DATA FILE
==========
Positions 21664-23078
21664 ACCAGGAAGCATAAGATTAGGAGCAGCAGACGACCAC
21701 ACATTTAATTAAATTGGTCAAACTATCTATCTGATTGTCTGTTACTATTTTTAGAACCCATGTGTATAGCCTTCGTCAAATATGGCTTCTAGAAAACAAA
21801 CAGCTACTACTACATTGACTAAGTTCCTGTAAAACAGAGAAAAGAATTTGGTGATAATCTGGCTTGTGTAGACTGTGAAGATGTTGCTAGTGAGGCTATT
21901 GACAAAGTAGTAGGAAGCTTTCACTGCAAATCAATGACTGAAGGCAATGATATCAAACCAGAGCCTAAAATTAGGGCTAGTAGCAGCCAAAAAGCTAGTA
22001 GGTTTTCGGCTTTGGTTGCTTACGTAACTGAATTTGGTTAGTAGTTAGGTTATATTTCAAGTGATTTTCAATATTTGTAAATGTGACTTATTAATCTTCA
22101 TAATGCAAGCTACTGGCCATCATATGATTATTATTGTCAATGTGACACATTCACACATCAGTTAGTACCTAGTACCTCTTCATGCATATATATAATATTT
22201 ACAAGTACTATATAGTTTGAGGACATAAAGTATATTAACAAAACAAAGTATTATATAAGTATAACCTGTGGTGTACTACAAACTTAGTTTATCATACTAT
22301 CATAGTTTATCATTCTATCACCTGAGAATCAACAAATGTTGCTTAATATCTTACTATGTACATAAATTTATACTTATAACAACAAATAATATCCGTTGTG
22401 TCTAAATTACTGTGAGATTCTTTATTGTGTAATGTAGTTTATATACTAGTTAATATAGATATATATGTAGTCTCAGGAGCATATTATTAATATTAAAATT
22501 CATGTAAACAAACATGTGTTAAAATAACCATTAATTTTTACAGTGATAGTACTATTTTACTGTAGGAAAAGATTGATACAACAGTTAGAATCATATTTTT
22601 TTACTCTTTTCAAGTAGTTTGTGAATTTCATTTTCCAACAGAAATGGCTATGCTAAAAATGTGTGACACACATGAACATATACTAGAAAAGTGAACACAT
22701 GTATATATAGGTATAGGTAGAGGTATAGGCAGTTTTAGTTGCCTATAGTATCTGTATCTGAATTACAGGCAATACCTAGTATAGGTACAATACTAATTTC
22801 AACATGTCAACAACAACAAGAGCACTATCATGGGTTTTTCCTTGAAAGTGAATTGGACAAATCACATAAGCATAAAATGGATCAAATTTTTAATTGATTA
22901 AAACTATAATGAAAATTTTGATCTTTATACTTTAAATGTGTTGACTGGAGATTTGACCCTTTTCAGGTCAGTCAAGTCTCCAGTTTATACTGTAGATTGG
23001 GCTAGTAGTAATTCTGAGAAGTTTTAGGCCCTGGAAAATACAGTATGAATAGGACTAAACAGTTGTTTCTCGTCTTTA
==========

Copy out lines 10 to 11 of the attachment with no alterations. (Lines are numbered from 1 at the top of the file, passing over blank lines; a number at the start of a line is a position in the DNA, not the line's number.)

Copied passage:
22401 TCTAAATTACTGTGAGATTCTTTATTGTGTAATGTAGTTTATATACTAGTTAATATAGATATATATGTAGTCTCAGGAGCATATTATTAATATTAAAATT
22501 CATGTAAACAAACATGTGTTAAAATAACCATTAATTTTTACAGTGATAGTACTATTTTACTGTAGGAAAAGATTGATACAACAGTTAGAATCATATTTTT